A recent discussion on the daily retail forum RetailWire focused on whether the customer is really the most important thing in retail. For Fader it was reminiscent of Black Friday, an indicator of how much work there is still to do. “We've seen a lot of companies saying that the customer is everything. But now there is some pushback.”

The problem, he says, is that while the customer “should be at the center of everything we do, a lot of companies have just given it lip service. They might check a box or throw a few dollars at an agency or a consulting firm, but they're not embracing customer centricity or committing to it in a meaningful way. We need to fix that.”

Fader’s most recent contribution to the fix is The Customer-Base Audit: The First Step in Customer Centricity (Wharton School Press). He says he and his co-authors “really stand by the subtitle. If you really want know what's going on with your customers, start with an audit. It’s an objective, rigorous, standardized way to look at your customers through different lenses and really know what you have. Then, you can make more informed ROI decisions on customer activities and be a better partner to the CFO. It’s the first step in turning the quicksand of marketing and the customer relationship into solid ground.”

An Honest Look at Customers

The idea that each customer has equal value and marketers just need to focus on the experiential and delightful aspects of buyer behavior is, according to Fader, “grossly irresponsible. There are a lot of people in marketing who are avoiding accountability by failing to take an honest look at their customers. They either don’t see or choose to ignore the fact that most customers are inconsequential (from a financial standpoint), and a small number customers are extraordinary valuable. The idea of an ‘average’ customer is a myth. Being accountable starts with accepting that fact.”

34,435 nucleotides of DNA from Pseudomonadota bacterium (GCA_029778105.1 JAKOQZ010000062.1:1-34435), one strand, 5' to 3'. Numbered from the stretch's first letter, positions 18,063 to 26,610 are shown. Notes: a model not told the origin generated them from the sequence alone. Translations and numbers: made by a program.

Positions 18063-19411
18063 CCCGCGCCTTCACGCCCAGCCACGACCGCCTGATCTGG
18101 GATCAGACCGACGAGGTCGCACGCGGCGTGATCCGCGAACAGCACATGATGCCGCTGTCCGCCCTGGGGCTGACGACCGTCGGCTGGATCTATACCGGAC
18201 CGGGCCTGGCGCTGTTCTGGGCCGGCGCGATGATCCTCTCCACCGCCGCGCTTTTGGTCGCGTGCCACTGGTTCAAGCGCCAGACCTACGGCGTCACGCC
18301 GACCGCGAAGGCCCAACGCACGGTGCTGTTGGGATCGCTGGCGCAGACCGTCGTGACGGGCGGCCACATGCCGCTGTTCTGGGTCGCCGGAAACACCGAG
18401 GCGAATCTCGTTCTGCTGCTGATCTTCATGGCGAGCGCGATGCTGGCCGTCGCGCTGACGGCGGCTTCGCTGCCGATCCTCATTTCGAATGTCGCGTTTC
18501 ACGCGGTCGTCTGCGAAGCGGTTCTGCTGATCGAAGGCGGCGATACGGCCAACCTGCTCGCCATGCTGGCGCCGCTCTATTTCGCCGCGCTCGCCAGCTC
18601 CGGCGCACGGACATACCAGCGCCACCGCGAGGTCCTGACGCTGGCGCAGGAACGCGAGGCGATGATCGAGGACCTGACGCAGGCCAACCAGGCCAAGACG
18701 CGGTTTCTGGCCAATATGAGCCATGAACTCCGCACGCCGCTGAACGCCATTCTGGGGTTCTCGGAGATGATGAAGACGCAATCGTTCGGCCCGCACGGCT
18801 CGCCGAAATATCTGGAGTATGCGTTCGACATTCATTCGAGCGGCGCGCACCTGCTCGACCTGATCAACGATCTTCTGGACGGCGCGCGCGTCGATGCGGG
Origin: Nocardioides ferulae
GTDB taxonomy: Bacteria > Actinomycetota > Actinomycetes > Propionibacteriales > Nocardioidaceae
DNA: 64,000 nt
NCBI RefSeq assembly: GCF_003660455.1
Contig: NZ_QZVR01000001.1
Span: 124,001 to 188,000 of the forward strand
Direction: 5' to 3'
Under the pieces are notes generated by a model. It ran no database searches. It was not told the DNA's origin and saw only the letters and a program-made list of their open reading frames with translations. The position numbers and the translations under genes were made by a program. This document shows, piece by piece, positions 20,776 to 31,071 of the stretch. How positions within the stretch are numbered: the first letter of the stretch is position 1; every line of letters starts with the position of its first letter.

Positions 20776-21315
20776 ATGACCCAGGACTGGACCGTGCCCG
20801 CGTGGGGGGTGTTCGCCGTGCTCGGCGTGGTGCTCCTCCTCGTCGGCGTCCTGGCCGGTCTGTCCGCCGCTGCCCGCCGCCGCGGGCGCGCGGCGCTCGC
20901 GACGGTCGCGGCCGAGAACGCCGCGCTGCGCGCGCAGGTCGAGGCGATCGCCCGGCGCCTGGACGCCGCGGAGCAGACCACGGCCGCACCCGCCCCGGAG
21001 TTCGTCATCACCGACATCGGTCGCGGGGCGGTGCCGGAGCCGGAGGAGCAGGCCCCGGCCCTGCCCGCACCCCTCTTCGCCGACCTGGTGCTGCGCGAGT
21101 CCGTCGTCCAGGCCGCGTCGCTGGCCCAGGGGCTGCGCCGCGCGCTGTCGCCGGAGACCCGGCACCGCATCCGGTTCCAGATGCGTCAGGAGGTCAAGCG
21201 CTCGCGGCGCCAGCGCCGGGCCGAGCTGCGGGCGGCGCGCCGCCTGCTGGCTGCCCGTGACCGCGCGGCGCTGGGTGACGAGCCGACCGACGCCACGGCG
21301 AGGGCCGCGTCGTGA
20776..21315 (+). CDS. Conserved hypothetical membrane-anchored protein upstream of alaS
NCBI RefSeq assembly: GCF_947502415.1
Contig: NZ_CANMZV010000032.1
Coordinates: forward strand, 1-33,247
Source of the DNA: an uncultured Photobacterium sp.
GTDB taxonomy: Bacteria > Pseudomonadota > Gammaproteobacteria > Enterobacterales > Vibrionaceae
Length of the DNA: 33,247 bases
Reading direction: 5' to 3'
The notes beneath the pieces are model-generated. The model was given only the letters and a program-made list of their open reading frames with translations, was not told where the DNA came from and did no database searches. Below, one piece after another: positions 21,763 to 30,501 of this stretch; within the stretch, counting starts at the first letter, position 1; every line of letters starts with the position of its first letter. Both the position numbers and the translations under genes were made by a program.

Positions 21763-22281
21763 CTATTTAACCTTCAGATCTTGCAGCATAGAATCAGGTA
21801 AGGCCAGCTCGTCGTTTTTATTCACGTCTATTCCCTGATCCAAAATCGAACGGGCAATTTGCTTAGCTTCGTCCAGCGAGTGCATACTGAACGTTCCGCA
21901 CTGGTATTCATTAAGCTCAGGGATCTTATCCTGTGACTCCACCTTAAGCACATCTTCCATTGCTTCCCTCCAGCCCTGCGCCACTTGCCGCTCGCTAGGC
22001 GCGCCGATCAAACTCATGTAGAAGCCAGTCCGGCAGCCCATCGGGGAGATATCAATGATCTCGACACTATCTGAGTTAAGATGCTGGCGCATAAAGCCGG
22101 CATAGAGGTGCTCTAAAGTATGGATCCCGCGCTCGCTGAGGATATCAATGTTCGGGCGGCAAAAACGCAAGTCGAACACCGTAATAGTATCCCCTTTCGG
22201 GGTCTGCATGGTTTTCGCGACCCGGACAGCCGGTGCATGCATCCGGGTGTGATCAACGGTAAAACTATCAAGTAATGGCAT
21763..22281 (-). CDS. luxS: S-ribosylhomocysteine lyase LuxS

“I’m not putting down the psychology of marketing — I'm very respectful of that work,” he continues. “But it should be phase two. Start with the behavior. Do the audit. Then once you start to see vast differences across the customer base, start to bring in some of those tools to understand what makes those high-value customers different than the low-value ones so you can serve up the right products, services, and messages.”

Where to Start

Fader is one of three Wharton marketing professors who teach the Analytics for Strategic Growth: AI, Smart Data, and Customer Insights program. They are joined by practitioners from Google and NatWest Group who share real-world experience and applications. Fader says helping leaders begin or deepen their customer analytics practices is “immensely gratifying. It's great to see the quality and quantity of people taking it and the cross-fertilization that happens between the marketers and non-marketers in the program. Even better than having someone email me a week after attending is getting that email two years later, saying, ‘We're making some progress, but we need a little bit of help over here.’ I get them a lot, and it’s a great indicator that the lessons are really staying with them.”